The AFRS provides automatic comparing/monitoring of various aircraft data parameters during flight, and supplies fault outputs when failures are detected to the ACARS for transmission to ground-base maintenance operations. This AFRS system is one to be installed on airplanes and used in conjunction with presently installed airplane systems with the objective of reporting airplane system fault conditions prior to landing. The system would be completely automatic, thus relieving the flight crew from the responsibility of isolating and reporting BITE detectable fault conditions during flight. In addition, the information received by ground maintenance personnel will be much more exact, allowing more time for parts acquisition and the scheduling of maintenance personnel. Depending on how the information is used on the ground and the individual capabilities of each airline, this information can be fed into their main computer and used to assist in inventory control, airplane scheduling, flight crew scheduling, passenger scheduling, periodic maintenance scheduling, etc. The primary objective of the present AFRS system, however, is that of automatic airplane fault reporting. The functional responsibilities of the system are as follows (See FIG. 1):
1. Monitor presently installed digital and analog system outputs which include fault data or data which could be used in fault isolation (11).
2. Detect presently programmed fault indications.
3. By comparing all fault data, determine most likely cause and assign a fault code (e.g. an eight-digit alpha numeric code).
4. Await "send data" discrete from presently installed Flight Management Computer (FMC) (12).
5. On command, sent "data present" discrete to presently installed ARINC Communications Addressing and Reporting System (ACARS) (13) and await "transmission available" discrete.
6. On command, send fault code to ACARS which transmits data via VHF communication (14) to presently installed ARINC/SITA (15) network on ground which in turn routes fault code via land lines to applicable airline (16).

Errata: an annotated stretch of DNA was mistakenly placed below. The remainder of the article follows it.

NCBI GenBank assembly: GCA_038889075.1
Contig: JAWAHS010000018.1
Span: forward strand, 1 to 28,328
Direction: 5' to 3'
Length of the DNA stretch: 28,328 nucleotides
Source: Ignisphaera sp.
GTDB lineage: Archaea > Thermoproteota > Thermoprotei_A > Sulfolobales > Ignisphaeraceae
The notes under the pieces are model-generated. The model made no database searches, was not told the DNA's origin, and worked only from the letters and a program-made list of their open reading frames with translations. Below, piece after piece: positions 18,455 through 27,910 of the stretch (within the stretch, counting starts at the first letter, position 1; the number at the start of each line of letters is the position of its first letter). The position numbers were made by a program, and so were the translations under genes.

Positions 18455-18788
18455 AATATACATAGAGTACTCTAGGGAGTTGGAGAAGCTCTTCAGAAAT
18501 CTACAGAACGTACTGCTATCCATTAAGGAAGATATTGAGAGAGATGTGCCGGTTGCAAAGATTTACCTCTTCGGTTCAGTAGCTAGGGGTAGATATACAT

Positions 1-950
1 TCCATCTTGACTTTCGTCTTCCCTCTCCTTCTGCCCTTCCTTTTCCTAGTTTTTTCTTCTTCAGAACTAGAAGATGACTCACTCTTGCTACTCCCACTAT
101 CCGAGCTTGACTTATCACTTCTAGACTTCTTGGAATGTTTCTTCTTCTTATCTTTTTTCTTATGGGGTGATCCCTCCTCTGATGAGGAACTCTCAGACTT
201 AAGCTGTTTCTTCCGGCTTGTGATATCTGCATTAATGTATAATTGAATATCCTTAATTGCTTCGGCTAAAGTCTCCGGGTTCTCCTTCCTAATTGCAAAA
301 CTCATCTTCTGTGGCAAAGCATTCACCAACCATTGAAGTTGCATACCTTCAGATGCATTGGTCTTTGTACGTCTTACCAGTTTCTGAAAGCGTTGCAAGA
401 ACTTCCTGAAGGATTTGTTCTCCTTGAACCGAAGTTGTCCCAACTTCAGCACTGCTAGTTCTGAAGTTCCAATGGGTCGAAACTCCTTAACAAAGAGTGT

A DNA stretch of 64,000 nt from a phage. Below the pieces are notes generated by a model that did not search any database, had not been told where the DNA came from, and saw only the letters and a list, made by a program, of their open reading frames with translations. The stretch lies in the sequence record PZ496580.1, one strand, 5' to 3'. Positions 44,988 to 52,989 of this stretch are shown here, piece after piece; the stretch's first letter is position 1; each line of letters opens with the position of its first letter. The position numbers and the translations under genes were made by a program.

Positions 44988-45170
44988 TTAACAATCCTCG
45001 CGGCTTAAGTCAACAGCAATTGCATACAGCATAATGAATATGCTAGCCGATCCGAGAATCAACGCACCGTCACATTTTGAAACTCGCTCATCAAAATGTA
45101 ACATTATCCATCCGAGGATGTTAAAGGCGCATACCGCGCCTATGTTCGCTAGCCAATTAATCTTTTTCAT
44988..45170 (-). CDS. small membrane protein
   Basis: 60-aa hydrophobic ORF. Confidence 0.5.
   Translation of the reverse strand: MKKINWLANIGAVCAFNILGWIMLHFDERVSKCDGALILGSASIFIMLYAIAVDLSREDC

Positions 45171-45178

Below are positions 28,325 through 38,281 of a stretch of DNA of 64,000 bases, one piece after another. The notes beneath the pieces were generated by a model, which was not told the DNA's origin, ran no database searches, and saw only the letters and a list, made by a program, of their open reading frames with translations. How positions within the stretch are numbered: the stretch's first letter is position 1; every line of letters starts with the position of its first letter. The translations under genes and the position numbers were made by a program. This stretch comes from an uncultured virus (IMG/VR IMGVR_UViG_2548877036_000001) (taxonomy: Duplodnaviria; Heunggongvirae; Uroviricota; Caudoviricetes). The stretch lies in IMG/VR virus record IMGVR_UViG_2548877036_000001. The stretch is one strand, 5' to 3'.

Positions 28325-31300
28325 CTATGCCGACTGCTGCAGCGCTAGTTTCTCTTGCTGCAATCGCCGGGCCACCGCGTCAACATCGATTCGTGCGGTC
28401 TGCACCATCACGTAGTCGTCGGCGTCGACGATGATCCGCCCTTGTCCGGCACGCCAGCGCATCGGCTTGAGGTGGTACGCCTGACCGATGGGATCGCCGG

7 Await "transmission complete and received" discrete from ACARS, else repeat until received.
C. Equipment Description
1. Mechanical Description
The phase II and III AFRS is housed in a standard ARINC 600 size (TBD) MCU case and is equipment rack mounted. Electrical connections are made through an ARINC 600 connector (P/N-TBD) located at the rear of the unit.
The unit consists of an aluminum chassis with attached front panel and top plate, removable circuit cards, and a one-piece dust cover. The front panel contains a swing-out handle for ease of installation/removal, and two push-button switches (SELF TEST and DATA DUMP) located on the upper portion of the panel, as seen in FIG. 2. Cooling air inlet holes are located on the bottom of the unit with outlet holes located on the top of the unit. The importance of this system is the automatic reporting of presently available on-airplane fault information to the individual airline by using presently installed systems for the detection of faults and the unique transmission of the fault data. The unique control and processing of the data on the airplane will require a new box (i.e. ARFS) (10).
2. Electrical Description
The Phase I AFRS (as seen in FIG. 3) utilizes the software provided in the presently installed MCDP. The data will be transmitted from ACARS via ARINC 429 digital data buses and compatible with ARINC 724.
The Phase II and III AFRS monitors and compares the ARINC 429 low-speed outputs of various airplane systems (depending on phase--see FIG. 3). The AFRS provides outputs for transmission by ACARS whenever a difference between monitored system outputs exceed a predetermined value, and/or a warning flag condition is detected.
The rear connector is mounted on a multilayer circuit card which provides interface between the rear connector and internal circuit cards.
The internal circuits are ARINC multilayered circuit cards with a self-contained power supply. The power supply converts the single phase 115 V AC, 400 Hz input power to regulated +12 V, -12 V, +5 V, and +5 V DC keep alive voltages.
The internal circuits monitor and compare the low-speed ARINC 429 outputs of the applicable airplane systems based on discrete inputs. The monitoring and comparison functions result in the transmission to ACARS of parameter warnings via discrete and serial outputs.
3. Control and Indicators
Refer to FIG. 2 for a view of the Phase II and III AFRS front panel controls and Table I for their description.
TABLE I______________________________________CONTROL/INDICATOR FUNCTION______________________________________SELF-TEST switch A momentary pushbutton switch used to manually initiate an end-to-end test of the AFRS.DATA DUMP switch A momentary pushbutton switch that momentarily disables all fault monitoring circuits in the AFRS, and resets any fault output to a no fault condition. When the DATA DUMP switch is released, any fault condition detected by the AFRS for the past (TBD) flights will result in a fault warning output.______________________________________
D. Theory of Operation
The basic theory of operation for the Phase I AFRS is the same as that of Phases II and III, although the processing is provided by the MCDP rather than a dedicated AFRS box (10).